Posted by & filed under Current Items Country: Netherlands.


If you’re a lover of our feline friend, the cat, then you’ll like De Katten Kabinet (The Cat Cabinet), Amsterdam. It’s unique in the fact that it’s the only museum in the world with a permanent collection of art forms about the cat. It portrays cats in art and culture from 1860 to the present time.De Katten Kabinet, Amsterdam

I like our furry friends and I had planned to go to De Katten Kabinet for a long while. I never got around to it though, until last Wednesday. The museum was founded in 1990 by a wealthy Dutchman called Bob Meijer. He wanted to preserve the memory of his ginger cat called John Piermont Morgan (J P Morgan), who died at the good old age of seventeen and so dedicated this museum to him.

The 17th century building on the Herengracht, was bought by the present owner in 1985 and has been totally renovated. There are five rooms in the exhibition, with a mixture of photographs, posters, sculptures and art about cats. As I went in the door to the foyer, there was a black and white striped tabby cat asleep on a couch and another cat of the same colour, ambled out into the foyer through a doorway behind reception. It sat beside the radiator and surveyed the scene. It’s nice to see cats wandering around the place too and not just in photos and posters on the walls.

The exhibition is on the first floor of the building. As you get to the top of stairs, to the left is a little passageway, with two walls covered in posters with cats. A lot of the posters had that sort of Parisian, Art Deco look to them. Some of them were created by Theophile Steinlen, who grew up in Switzerland but lived in Paris and is known as one of the leaders in French poster design. One of his posters that I liked is called “Tournée du Chat Noir avec Rodolphe Salis, ” with a picture of a big black cat with evil looking, yellow eyes and whiskers spread out in all directions.  There are also other works of art throughout the museum, such as paintings, sculptures, photographs and drawings, by artists like Picasso, Rembrandt, Karel Appel, Leonor Fini and Toulouse L’Autrec.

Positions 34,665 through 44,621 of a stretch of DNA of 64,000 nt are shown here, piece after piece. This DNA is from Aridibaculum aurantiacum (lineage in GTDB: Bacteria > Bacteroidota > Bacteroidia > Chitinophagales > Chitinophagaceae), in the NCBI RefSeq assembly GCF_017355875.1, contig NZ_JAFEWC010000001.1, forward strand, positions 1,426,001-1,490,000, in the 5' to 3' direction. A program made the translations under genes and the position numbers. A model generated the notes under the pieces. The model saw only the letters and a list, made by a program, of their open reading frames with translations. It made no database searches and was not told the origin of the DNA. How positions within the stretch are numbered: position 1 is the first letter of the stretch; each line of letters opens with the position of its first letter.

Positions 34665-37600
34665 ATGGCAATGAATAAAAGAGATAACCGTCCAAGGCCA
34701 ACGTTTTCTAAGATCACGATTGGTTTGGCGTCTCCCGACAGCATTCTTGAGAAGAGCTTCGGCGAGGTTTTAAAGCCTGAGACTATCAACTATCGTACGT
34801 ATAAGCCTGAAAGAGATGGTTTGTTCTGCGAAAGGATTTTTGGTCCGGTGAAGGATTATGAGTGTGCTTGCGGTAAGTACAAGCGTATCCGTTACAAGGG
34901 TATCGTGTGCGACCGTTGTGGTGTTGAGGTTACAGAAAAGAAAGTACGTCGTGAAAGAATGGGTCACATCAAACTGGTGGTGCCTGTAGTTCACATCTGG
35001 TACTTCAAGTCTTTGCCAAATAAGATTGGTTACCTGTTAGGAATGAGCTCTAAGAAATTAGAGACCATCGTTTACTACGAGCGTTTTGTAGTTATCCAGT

Poster of 'Tournee du Chat Noir avec Rodolphe Salis'Along with Theophile Steinlen’s posters, I quite liked Ed van der Elsken’s collection of photographs and a sculpture of a cat, in a hunting position, bent over a step, eyes wide, with a dead mouse in its right claw. There is also a little sanctuary dedicated to J P Morgan – Bob Meijer’s cat. Every five years Morgan received a present and nearly all of his presents are here, apart from a bronze sculpture which was made of him for his tenth birthday, but unfortunately was stolen before the museum opened.

The highlight of the whole experience for me though, was when I got to the bottom of the stairs, near the foyer. There was a black and white striped tabby cat sitting there. I sat down on the second step, put my hand out to sort of introduce myself to the cat and it came over. I started petting it and within two seconds it was up on my lap. It rubbed its head against the sleeve of my woollen jacket several times, dug its head in under my arm, turned around on my lap to get comfortable and promptly laid its head on my left arm. I could feel the vibrations of it’s purring through my jacket. Aw! My heart just melted. I’ve never seen such a friendly cat – ever. A lot of cats can be very distant and aloof but this one came straight up to me and I think it would have been happy to sit with its head on my arm for hours. I don’t have a partner and it was great to get such affection from a cat. I miss that affection, I must admit.

I sat on the step for about fifteen minutes and wish I had asked someone to take a 'The Hunter' Cat Sculpturephoto but I didn’t. I had to go, so I gently lifted the cat off my lap, with its claws still clinging to my left leg and put it down on the ground. Ten minutes later, after I came out of the shop, I saw that two girls who had been in the museum, were taking photos of the cat sitting on the girl’s lap. Obviously it’s a really sociable cat.

The museum is open Monday to Friday, 10.00 to 16.00 and on Saturday and Sunday, 12.00 to 17.00. The entrance ticket costs 6 Euros for adults, 3 Euros for children and 4 Euros per person for groups of more than ten people. Herengracht 497, Amsterdam.